Module 3: Prose

4. Willa Cather: “Roll Call on the Prairies”

The following example is an excerpt from Willa Carther’s “Roll Call on the Prairies” in The Red Cross Magazine, 1919. This prose account of life during the first World War in the plains of Nebraska is encoded in paragraphs. Page numbers occur in <pb> tags, with the actual page number as the value of the @n attribute.

This example contains the encoding of a picture in a <figure> element, grouping together a heading (<head>) and a description of the image (<figDesc>. The actual digital representation of the picture is pointed to with the <graphic> element, whose @url attribute carries the URL of the digital scan.

Notice that in this example, a couple of things could have been further encoded. The “foreign mail” phrase could be identified with a <soCalled> tag; the fragment “‘And in this country … pride,’” could be encoded as direct speech with a <q> element, either with or without retaining the quotation marks in the actual transcription.

<p xmlns="">Letters from the front usually reached our town on Saturday nights. The "foreign mail" had become a feature of life in Kansas and Nebraska. The letters came in bunches; if one mother heard from her son, so did half a dozen others. One could hear them chatting to each other about what Vernon thought of Bordeaux, or what Roy had to say about the farming country along the Oise, or how much Elmer had enjoyed his rest leave in Paris. To me, knowing the boys, nearly all of these letters were remarkable. The most amusing were those which made severe strictures upon American manners; the boys were afraid the French would think us all farmers! One complained that his comrade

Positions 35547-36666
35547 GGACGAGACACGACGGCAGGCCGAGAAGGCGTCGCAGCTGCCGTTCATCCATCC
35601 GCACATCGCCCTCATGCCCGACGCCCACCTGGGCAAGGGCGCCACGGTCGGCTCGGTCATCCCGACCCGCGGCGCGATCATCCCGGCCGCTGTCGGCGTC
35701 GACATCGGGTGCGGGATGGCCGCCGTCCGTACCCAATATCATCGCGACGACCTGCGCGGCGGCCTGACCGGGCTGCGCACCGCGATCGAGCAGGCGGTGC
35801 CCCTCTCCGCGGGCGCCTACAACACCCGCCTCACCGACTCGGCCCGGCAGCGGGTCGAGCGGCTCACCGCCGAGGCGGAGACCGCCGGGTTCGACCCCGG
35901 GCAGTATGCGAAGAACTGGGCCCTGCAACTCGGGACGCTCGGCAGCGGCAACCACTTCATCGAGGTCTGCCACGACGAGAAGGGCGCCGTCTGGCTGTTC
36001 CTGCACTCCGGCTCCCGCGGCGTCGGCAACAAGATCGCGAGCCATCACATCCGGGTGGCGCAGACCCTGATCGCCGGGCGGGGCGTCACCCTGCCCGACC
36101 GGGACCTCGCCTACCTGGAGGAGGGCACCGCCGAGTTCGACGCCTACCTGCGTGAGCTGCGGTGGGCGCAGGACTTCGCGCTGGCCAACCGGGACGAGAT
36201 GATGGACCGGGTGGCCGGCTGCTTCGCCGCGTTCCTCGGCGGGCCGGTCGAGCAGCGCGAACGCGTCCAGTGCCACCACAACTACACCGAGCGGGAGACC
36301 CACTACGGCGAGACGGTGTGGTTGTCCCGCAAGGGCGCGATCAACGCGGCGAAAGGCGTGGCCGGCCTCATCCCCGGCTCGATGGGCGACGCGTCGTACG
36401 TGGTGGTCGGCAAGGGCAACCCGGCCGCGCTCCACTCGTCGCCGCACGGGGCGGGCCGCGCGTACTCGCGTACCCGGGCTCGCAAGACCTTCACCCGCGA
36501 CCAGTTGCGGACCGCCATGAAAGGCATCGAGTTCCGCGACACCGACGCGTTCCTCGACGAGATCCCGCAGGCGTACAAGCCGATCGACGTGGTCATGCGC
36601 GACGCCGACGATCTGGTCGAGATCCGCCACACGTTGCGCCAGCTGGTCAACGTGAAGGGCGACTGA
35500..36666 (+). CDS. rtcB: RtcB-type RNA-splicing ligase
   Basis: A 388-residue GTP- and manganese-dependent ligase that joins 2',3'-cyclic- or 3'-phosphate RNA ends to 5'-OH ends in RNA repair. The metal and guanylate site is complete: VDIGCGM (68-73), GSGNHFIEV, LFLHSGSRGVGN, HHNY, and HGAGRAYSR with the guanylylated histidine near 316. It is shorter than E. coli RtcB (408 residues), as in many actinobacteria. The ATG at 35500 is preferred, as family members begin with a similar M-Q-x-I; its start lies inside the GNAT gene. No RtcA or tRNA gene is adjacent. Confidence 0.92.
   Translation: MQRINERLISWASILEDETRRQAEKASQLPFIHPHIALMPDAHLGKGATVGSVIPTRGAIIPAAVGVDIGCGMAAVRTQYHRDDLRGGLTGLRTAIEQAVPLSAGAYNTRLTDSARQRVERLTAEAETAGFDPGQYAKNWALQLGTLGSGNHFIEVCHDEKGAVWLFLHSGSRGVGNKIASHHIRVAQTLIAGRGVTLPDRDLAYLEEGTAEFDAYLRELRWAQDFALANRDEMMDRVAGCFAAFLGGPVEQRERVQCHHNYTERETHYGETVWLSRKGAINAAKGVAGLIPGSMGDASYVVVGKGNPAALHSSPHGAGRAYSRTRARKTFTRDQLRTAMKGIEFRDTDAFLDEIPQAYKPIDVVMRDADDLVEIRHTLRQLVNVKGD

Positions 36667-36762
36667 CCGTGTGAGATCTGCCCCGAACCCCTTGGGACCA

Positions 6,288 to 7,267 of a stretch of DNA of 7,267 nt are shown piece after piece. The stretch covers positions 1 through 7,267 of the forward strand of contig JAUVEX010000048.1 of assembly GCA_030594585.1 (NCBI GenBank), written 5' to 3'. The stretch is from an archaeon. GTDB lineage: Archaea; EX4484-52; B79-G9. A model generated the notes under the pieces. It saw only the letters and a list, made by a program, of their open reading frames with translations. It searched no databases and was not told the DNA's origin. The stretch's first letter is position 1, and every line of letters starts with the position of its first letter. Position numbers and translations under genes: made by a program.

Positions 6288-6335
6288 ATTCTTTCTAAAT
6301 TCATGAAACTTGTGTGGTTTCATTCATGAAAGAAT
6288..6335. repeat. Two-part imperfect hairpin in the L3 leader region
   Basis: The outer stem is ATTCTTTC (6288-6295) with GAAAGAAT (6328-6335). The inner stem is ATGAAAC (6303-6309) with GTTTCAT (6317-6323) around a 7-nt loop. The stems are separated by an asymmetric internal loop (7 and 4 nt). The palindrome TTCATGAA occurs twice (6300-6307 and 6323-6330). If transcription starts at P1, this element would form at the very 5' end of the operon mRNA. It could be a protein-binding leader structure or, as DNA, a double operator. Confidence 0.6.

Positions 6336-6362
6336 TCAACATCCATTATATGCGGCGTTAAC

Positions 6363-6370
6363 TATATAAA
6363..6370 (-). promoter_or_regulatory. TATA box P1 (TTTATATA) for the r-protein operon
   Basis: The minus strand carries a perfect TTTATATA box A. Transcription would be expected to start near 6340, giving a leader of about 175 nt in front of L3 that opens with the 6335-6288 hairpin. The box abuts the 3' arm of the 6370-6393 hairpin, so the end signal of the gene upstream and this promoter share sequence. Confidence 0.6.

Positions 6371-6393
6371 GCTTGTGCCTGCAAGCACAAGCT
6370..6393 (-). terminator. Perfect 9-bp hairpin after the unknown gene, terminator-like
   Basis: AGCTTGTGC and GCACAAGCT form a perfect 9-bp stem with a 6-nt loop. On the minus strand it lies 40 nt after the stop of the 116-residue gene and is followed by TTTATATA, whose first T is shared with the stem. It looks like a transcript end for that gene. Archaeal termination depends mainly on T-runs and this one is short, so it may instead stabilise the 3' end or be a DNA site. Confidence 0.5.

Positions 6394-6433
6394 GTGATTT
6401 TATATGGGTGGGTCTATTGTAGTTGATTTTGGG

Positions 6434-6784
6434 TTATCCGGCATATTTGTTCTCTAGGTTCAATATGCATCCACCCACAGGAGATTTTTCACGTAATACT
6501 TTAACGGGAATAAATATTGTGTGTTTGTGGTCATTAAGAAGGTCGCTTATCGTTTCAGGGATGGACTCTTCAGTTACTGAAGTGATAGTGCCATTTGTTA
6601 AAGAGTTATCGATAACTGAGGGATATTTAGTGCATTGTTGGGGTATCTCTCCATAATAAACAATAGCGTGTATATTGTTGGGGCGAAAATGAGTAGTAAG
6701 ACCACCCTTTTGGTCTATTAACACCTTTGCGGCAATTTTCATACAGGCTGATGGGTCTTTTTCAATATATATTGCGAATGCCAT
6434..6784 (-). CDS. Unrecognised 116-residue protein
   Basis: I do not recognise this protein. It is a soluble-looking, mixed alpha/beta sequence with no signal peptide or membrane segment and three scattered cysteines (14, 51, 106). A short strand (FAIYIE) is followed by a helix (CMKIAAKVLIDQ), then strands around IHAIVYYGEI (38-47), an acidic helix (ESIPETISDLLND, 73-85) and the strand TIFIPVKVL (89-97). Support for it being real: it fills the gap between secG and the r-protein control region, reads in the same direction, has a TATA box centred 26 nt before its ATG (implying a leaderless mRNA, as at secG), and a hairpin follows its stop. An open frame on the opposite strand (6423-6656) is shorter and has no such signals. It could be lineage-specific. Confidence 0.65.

<pb facs="cat​.nf007​.003" n="29"/>
<graphic url="cat​.nf007​.fig1"/>
<head type="main">Fifty dollars saved from egg money for a needed new dress and coat went for a Liberty Bond "to help fight Austria"</head>
<figDesc>Illustration of two women standing in a parlor, one the Liberty Bond canvasser and the other the woman of the house who buys a Liberty Bond with her egg money.</figDesc>
talked and pushed chairs about in the Y hut while the singers who came to entertain them were on the platform. "And in this country, too, the Home of Politeness! Some yaps have no pride," he wrote bitterly. I can say for the boys from our town that they wanted to make a good impression.</p>
Example 8. A fragment of a TEI encoding of Willa Cather’s “Roll Call on the Prairies” (Cather 1919). TEI XML source available from